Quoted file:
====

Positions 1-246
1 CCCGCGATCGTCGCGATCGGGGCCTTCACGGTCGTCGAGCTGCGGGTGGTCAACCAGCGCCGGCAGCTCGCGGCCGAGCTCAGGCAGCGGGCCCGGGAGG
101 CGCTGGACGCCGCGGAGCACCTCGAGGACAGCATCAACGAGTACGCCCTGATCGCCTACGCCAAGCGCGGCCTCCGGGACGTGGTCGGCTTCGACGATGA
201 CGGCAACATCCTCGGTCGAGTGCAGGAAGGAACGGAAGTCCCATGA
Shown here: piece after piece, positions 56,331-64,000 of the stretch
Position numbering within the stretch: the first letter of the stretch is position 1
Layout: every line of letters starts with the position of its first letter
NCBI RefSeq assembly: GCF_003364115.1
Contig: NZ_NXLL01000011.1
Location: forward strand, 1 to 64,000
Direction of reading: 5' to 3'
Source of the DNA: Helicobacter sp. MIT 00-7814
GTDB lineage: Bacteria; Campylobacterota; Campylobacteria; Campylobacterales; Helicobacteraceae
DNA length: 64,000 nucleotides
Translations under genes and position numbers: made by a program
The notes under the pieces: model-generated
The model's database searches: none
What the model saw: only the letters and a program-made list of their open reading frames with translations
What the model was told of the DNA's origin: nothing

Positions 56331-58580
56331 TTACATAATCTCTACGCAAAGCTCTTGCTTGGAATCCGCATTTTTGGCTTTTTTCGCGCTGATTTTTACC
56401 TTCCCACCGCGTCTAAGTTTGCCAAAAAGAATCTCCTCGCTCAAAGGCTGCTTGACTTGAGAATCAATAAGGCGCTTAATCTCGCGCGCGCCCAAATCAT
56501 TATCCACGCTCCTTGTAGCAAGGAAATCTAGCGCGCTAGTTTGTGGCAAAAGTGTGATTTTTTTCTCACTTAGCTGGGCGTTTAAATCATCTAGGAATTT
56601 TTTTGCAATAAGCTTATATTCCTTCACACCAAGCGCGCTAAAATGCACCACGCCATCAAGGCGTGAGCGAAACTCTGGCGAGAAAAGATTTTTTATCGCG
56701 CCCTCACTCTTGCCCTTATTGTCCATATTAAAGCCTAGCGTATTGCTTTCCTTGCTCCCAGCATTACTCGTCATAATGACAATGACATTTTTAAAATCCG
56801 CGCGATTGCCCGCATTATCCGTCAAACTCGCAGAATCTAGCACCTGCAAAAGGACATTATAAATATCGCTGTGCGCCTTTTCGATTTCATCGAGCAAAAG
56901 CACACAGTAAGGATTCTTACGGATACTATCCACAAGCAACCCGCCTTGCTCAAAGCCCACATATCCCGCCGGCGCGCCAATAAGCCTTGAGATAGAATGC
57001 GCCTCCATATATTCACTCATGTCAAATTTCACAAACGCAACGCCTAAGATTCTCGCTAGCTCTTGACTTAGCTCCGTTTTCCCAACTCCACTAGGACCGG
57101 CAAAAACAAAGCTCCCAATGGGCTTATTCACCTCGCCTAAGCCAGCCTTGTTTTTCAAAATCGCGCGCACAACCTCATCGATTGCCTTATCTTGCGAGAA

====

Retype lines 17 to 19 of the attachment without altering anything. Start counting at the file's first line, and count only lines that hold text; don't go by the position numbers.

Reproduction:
The model's database searches: none
What the model saw: only the letters and a program-made list of their open reading frames with translations
What the model was told of the DNA's origin: nothing